In several instances, he used a get-out-my-way rip move to toss aside a lineman and spring into the backfield (some poor 300-pounder from San Diego State wouldn’t have enjoyed this film). It was another example of Smith utilizing his long arms and powerful meat hooks.
Baalke noted that Smith’s technique will have to improve. He won’t be able to dominate NFL offensive linemen on those colossal clubs alone.
“He likes to come off — he gets a little bit high at times,” Baalke said. “And he beats people with the club and his athleticism. In (the NFL) he’s going to have to learn to come off the ball a little bit lower. Get more penetration with his first and second step and not spend so much time in front of the defender.”
• There has been talk that Smith is “stiff” – he lacks some fluidity. Baalke didn’t dispute that assessment, but said it wasn’t unusual. He pointed to All-Pros such as Bryce Paup and Shawne Merriman as having the same stiffness.
“There were stiff,” he said. “There was stiffness in them. So does Aldon have some stiffness? Yeah. But he also has unique flexibility to get his body in certain positions.”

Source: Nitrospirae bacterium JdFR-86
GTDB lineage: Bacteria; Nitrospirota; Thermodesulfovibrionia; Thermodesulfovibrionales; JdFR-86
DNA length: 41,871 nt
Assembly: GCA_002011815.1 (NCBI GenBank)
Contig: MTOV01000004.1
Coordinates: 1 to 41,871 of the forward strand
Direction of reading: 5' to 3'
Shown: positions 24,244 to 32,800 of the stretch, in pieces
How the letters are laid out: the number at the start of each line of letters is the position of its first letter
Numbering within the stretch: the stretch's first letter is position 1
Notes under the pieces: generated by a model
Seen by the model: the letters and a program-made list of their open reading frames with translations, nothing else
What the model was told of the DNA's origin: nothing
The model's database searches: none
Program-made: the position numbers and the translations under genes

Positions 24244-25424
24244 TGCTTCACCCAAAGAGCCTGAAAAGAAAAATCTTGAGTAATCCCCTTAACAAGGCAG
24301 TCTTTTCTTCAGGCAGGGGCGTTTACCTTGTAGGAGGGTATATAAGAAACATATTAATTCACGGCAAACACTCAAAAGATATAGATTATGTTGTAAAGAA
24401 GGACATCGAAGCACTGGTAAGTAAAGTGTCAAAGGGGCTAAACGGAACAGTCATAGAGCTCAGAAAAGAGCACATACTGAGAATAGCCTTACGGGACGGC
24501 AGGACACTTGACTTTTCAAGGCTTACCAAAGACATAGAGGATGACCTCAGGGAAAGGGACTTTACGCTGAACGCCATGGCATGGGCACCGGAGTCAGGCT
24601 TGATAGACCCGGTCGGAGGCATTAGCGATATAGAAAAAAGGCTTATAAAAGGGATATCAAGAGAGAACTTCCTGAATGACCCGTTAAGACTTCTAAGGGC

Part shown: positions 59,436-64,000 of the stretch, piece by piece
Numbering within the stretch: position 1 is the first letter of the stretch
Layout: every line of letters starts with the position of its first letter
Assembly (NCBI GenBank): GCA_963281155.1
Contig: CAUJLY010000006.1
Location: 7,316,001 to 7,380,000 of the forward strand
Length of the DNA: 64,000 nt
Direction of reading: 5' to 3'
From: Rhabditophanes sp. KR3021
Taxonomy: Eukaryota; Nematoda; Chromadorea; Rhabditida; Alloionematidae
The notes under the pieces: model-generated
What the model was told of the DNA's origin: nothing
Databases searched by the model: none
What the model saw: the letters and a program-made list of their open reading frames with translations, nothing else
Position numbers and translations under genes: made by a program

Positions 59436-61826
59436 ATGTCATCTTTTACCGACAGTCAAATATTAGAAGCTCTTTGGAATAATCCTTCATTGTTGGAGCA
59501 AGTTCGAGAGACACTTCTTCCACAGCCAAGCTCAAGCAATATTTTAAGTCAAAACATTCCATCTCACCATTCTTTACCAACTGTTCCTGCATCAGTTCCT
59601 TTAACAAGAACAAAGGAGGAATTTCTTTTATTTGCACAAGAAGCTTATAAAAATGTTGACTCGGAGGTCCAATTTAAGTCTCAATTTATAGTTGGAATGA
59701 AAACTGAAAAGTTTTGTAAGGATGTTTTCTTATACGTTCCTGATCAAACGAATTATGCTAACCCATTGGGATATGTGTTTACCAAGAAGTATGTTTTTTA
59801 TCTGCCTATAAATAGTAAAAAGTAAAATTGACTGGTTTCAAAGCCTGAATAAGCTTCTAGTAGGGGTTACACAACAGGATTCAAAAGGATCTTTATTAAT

Baalke said Smith’s stiffness would really only show up when he’s in coverage “out in space.” And he doesn’t anticipate Smith dropping back too often. His primary responsibilities, Baalke stressed, were to pressure quarterbacks and set the edge.
“What we ask of them on their feet as droppers is very limited,” Baalke said. “So when looking at a 3-4 outside linebacker, he doesn’t have to be a great cover guy … he has to be functional. We feel he has the physical traits necessary to be functional and you’ll see him do it at times.”
• At 21, Smith is 6-foot-4 and 265 pounds. How big can he get and still be an effective 3-4 outside linebacker?
Baalke pointed to New England’s Adalius Thomas (6-2, 270) and former Patriot Willis McGinest (6-5, 270) as examples of bigger pass-rushing linebackers who weren’t impeded by their size.
• Inside. Outside. Smith lined up at very spot on the line at Missouri.
COLIN KAPERNICK, QB, NEVADA (Second round, No. 36 overall)
It’s Nevada’s bowl-game win against Boston College. The camera angle shows us what Kaepernick is eyeballing as he drops back (a little) in the Pistol offense.
The middle of the field is a human-traffic jam. A few linebackers, two safeties … is that a cornerback over there? … and just one Nevada wide receiver streaking downfield on a post.
Kaepernick looks left, turns back to the right and rifles a throw over the linebackers, between the safeties and into the chest of the lone blue jersey for about a 25-yard gain.